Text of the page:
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<html>
 <head> 
   <script type="text/javascript" src="jquery-1.7.1.js" ></script>
   <script type="text/javascript">
    $(function() {
       $("p:odd").html('pawned');
    });
   </script>
 </head>
<body>
  <p>1</p>
  <p>2</p>
  <p>3</p>
  <p>4</p>
</body>
</html>

Output -

1
pawned
3
pawned
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3 Answers 3

up vote 5 down vote accepted

Because it utilizes 0-based indexing.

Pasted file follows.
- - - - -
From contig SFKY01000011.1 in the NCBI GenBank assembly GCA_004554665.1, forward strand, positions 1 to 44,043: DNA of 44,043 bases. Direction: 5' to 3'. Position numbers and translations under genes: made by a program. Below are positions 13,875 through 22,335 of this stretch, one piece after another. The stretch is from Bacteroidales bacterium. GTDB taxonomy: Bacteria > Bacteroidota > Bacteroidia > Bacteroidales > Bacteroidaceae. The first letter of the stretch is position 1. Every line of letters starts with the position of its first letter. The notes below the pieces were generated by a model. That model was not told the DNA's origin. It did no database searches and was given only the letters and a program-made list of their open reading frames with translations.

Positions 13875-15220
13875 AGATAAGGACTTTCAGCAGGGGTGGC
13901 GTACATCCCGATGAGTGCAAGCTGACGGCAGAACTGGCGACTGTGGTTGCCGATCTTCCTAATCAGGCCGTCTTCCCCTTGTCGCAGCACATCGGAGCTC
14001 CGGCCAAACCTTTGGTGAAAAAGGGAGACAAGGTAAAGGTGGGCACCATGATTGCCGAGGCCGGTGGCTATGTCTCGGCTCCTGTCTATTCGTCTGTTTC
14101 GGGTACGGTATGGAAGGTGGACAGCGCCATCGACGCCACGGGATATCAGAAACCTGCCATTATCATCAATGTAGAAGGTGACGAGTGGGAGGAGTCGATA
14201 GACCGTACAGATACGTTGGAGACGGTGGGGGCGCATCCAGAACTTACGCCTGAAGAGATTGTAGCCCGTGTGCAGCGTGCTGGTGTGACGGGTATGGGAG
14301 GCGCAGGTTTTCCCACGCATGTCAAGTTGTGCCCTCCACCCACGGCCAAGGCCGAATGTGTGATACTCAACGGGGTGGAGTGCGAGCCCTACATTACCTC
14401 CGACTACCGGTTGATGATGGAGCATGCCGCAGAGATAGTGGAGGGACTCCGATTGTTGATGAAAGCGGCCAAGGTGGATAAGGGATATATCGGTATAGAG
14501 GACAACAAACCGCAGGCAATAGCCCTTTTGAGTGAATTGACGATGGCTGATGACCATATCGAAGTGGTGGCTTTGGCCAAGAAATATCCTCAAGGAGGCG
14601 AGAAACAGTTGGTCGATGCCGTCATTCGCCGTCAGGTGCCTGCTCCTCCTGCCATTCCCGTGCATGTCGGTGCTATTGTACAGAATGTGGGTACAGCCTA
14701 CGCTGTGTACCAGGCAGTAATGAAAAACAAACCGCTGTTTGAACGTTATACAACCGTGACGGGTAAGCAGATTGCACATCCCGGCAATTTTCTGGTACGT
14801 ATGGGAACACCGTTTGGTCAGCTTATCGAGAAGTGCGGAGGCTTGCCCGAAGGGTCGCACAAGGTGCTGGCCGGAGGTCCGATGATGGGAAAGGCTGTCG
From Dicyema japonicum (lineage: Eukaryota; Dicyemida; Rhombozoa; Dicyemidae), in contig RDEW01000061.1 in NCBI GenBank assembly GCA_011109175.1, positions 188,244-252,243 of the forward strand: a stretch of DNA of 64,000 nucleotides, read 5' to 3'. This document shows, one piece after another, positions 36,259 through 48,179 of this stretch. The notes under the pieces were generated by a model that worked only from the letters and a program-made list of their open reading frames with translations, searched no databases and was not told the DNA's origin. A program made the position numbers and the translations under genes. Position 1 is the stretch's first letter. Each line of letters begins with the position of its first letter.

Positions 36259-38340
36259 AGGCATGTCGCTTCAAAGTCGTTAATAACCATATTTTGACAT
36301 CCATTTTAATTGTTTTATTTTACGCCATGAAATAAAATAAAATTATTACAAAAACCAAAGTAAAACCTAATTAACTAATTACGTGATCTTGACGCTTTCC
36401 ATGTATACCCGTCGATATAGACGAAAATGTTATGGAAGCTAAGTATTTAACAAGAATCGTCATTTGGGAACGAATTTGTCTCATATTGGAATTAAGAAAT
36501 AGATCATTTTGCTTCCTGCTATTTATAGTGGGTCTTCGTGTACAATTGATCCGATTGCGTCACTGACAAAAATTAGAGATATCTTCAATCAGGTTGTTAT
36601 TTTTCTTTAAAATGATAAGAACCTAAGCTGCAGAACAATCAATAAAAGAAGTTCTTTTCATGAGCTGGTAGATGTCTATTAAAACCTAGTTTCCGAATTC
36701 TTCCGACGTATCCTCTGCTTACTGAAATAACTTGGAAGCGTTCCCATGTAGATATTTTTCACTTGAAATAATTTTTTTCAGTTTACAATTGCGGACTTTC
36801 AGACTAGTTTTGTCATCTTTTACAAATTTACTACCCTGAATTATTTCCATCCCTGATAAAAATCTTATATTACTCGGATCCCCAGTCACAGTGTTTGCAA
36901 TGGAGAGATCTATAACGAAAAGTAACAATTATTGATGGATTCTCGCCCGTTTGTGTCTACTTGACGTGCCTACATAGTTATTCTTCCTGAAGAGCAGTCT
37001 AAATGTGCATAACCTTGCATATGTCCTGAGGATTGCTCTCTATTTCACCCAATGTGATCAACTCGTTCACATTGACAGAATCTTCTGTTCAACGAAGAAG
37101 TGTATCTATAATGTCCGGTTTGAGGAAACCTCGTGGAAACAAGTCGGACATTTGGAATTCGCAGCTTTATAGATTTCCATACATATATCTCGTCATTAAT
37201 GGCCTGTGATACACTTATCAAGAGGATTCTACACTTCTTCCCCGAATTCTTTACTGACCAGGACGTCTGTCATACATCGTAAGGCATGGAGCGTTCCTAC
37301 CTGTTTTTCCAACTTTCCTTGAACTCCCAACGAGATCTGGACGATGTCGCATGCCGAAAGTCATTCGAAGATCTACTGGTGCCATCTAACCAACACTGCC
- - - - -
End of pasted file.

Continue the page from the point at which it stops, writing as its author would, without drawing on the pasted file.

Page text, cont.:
1 is the 0 index (which is even) and so forth.

Reference

Arrays are 0-based in JS, and jQuery objects wrap elements in an array-like structure. Naturally, most jQuery methods utilize 0-based indexing unless explicitly stated otherwise - as nth-child(), which is 1-indexed due to being strictly derived from the CSS spec.

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"In particular, note that the 0-based indexing means that, counter-intuitively, :odd selects the second element, fourth element, and so on within the matched set."

Reference

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Index Starts with 0. Hence the result Read this: http://api.jquery.com/odd-selector/

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